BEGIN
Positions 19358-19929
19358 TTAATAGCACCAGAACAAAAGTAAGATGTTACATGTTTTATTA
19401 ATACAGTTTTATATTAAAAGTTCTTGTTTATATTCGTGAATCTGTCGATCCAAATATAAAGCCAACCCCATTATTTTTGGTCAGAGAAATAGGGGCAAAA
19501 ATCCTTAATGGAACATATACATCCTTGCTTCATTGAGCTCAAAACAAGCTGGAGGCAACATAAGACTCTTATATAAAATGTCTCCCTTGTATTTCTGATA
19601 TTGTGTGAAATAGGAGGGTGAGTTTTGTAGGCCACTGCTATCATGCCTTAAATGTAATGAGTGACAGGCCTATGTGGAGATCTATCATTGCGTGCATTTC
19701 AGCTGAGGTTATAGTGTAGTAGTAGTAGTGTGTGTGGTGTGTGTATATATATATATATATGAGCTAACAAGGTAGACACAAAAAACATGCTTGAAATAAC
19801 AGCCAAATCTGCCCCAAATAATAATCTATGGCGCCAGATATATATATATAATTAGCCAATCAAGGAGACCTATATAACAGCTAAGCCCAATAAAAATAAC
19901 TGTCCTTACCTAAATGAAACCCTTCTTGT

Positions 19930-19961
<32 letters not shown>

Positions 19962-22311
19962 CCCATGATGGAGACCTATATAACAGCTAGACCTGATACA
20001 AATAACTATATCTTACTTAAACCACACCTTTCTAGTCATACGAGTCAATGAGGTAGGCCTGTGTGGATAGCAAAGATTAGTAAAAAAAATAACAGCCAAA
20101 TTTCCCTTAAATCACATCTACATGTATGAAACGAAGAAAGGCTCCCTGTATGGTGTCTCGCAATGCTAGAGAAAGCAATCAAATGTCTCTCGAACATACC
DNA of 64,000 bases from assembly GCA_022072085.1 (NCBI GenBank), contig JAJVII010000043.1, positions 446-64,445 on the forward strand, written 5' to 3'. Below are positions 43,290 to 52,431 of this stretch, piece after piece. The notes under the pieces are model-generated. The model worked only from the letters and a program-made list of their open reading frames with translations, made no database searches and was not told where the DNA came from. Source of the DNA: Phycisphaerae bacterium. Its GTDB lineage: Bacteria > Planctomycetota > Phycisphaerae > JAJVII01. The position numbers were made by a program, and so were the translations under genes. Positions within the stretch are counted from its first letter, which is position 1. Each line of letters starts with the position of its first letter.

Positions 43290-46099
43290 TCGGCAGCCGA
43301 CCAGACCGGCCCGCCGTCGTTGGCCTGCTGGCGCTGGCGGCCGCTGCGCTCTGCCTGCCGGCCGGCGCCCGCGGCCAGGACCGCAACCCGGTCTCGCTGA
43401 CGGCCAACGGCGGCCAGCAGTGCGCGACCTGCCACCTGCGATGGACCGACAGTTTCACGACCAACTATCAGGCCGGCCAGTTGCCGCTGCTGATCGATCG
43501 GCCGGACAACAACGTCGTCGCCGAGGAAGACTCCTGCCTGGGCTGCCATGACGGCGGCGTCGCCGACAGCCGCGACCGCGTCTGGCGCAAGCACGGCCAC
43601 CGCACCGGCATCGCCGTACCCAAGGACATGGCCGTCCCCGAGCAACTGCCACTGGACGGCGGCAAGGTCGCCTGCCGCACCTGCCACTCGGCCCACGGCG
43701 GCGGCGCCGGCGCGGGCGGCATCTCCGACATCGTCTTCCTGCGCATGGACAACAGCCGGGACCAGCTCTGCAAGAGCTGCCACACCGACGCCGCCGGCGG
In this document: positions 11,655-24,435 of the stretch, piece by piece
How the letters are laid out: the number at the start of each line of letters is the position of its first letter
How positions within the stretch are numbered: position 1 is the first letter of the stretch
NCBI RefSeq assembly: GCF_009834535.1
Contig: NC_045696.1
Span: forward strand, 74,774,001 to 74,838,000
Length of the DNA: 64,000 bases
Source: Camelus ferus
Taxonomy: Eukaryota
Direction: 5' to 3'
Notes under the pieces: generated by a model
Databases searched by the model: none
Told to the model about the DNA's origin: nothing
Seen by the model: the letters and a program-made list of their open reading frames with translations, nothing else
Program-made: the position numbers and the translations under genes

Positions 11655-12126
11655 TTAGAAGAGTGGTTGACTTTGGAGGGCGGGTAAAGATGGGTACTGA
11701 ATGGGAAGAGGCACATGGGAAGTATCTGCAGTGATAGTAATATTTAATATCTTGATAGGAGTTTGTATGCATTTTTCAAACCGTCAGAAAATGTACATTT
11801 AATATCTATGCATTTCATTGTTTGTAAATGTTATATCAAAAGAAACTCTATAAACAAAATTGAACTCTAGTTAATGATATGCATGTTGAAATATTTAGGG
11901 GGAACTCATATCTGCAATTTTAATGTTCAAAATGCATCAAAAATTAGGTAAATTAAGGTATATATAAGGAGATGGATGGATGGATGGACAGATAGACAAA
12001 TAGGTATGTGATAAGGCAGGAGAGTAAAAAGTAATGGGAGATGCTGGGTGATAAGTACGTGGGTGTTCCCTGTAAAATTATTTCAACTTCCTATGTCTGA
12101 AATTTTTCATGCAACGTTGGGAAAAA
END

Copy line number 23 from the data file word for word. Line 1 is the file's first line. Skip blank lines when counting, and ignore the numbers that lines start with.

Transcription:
In this document: positions 11,655-24,435 of the stretch, piece by piece